By Daniel Stein
By 2023 the Cannabis industry will be a $23 billion* juggernaut driven primarily by adult or recreational use of cannabis and California is predicted to capture the largest piece of this pie (source: Arcview).
As a California based ad agency it’s hard not to look at those numbers and get starry-eyed. In similar industries, a category this large would throw off enough money to keep many agencies very busy … but this is no ordinary industry. 2023 is still a long way off and the current state of the industry feels very much like the Wild West.
Does it make sense for you jump into the fray, pick up some clients, gain experience and be well positioned when the growth hits? Maybe. But, if you do … keep in mind that getting in early also means dealing with all of the early challenges facing the industry.
Even though cannabis is federally illegal in the US, businesses are still obligated to pay federal taxes. However those businesses are not allowed to write off normal business expenses, like advertising. So any advertising budgets are coming directly out of the business’s bottom line. This is just one force of many keeping ads budgets low.. Unless there is some fundamental shift in the Fed’s current thinking, there is no reason to assume this will change anytime soon.
Currently, banks may choose whether they want to do business with cannabis companies, and most chose not to. For big banks it’s simply too risky. For smaller banks, it’s too costly, due to the litany of compliance & legal issues.
So, with the exception of a handful of delivery services and some credit union-banked dispensaries, the industry is pretty much 100 percent cash-based--even in more mature markets like Colorado. So, make sure you have a big backpack, as you are almost certainly going to be paid in cash While this makes for great stories in reality it’s both complicated and dangerous.
We are located in California, where adult-use of cannabis was voted in last November, but does not fully go into effect until January 1, 2018. The regulations are being written in Sacramento as we speak and a draft is due to be distributed in July. No one really knows exactly what this is going to mean for the industry. If California takes its lead from Colorado, we can expect strict childproof packaging laws, advertising restrictions, grow limits, inventory management regulations, testing requirements and, perhaps, even the need to sell through distributors, a la the wine and spirits industry.
Needless to say, in an already competitive industry, added rules and regulations will make it even more difficult to operate profitably. (Some analysts even predict that over regulation will result in a regression back to a black market of growers and dealers.) If California bans advertising for cannabis, agencies will need to get more creative with their use of content, sponsorships, PR, direct marketing and other forms of communication that have become standard practice in other highly restricted industries.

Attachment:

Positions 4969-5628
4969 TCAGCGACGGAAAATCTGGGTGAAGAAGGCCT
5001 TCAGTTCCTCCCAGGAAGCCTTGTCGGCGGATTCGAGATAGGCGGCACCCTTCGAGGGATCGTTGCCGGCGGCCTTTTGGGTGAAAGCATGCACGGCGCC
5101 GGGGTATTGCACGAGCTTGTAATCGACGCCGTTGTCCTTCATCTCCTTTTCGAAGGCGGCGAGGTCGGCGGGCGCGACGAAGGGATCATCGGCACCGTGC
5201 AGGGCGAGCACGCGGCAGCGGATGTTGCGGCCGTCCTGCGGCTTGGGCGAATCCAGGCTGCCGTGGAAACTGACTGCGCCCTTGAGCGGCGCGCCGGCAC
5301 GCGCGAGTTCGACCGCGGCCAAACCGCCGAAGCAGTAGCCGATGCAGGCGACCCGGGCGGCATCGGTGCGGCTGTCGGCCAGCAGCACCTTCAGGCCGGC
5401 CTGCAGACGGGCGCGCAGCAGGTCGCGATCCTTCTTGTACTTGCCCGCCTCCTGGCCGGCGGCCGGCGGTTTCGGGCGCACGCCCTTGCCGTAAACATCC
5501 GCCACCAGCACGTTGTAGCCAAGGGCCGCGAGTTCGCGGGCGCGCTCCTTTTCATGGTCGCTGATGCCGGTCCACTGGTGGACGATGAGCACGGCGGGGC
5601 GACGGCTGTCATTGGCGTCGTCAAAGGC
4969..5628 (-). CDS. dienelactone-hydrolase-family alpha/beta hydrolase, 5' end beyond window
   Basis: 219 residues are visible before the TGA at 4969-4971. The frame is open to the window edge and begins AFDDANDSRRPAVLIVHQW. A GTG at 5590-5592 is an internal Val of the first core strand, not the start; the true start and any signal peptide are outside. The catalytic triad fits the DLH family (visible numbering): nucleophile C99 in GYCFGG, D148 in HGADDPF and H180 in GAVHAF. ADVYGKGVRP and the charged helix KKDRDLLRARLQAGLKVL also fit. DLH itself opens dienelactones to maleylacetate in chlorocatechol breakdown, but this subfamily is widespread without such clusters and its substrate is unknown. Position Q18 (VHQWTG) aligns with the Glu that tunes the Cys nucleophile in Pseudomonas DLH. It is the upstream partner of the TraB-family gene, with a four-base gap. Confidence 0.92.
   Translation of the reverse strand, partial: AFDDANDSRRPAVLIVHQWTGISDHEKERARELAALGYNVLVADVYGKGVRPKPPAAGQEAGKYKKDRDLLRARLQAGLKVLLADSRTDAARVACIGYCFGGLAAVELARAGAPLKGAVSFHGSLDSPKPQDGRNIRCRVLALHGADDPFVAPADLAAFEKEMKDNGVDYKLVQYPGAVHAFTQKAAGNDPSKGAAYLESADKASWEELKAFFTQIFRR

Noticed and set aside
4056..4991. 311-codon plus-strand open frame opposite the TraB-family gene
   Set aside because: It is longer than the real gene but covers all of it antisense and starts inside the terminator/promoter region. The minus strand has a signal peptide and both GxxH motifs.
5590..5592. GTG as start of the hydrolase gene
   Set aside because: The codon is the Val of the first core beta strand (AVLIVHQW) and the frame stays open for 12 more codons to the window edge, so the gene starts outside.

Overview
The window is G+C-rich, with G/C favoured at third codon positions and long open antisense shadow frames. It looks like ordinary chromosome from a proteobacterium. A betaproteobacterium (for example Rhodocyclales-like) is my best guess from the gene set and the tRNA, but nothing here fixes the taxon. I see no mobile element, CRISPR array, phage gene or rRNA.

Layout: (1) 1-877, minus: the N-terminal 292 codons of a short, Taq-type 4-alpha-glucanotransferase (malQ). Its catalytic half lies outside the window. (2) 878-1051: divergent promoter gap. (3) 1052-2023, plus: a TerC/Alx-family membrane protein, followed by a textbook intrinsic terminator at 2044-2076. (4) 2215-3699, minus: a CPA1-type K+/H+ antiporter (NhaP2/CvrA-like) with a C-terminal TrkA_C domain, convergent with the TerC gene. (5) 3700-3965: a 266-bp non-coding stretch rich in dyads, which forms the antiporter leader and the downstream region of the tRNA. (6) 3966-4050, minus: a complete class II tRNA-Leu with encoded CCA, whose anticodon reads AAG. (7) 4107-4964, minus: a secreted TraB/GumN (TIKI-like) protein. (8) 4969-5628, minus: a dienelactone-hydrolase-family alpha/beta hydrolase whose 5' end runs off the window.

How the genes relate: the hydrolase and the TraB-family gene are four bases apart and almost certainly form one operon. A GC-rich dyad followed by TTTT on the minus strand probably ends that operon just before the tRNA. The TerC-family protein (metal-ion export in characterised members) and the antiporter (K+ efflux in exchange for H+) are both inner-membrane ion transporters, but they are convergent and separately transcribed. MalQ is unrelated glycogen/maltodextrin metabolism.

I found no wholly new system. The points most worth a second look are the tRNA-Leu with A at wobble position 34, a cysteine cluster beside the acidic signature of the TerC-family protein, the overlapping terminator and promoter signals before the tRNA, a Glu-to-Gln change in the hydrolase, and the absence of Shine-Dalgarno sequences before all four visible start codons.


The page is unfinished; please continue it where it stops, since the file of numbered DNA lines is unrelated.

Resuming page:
Understanding the Value of Brand
In the past, people made money in the cannabis industry because they were able to charge a premium by taking a risk for selling an illegal, or semi-legal, product. In the future, companies will make money by making good business decisions and investing in their brands. But this is easier said than done. There is a lot of “muscle-memory” in the industry that believes that marketing is unnecessary and the product will “sell itself.”
Lack of National Brands
Cannabis is a very localized industry. You cannot ship cannabis or cross state lines. All products sold in a state must be grown and processed in that state. With the exception of a few high-profiles brands with celebrity licensing deals, each state offers completely different brand and product offerings. Not only is this grossly inefficient from production or quality control standpoints, it also creates complications with trademarks and naming rights as many products and brands have identical or similar names.
From an agency’s perspective, this obviously means that there is no need for national campaigns. Most of the work currently done in cannabis is hyper-local which would be great if hyper local ad platforms like Facebook would take Cannabis dollars … which they do not. This means an agency is left with mainly lower budget city, or state print publications, outdoor, direct marketing and PR.
Technology and Peripheral Products
Technology will be a huge driver of this industry. From AI-driven grow systems to drones and form factor innovation to dose-regulating vape pens, canna-tech will lead to higher quality, consistency, cleanliness; discreet consumption; and production efficiencies.
Technology will also lead to more national marketing opportunities. Brands like Pax and HMBLT have proven that there is a market for technology-driven products, and many of these products can be licensed and marketed and distributed across state lines.
It goes without saying that cannabis is a high-growth industry in the middle of “growing up”. . Working for a cannabis company in 2017 feels a lot like working for an internet start-up in 1995. There is a ton of promise, a ton of uncertainty and lots of jockeying for position. However, one thing is certain: the brand landscape of 2023 will look vastly different from 2017. We predict the visionary companies that see the value of brand building and embracing a mainstream audience will emerge as the big winners. But, just like the dotcom crash of 1999, there will be more losers than winners and many of the ‘big’ first movers will sadly become footnotes in the history books.
Daniel is the founder and CEO of EVB. EVB is an advertising agency in Oakland, California that works in the cannabis industry and handles advertising, PR and marketing for Dark Heart Nurseries, Alchemy vape pens, Jack’s Extracts, STO Responsible and Harborside.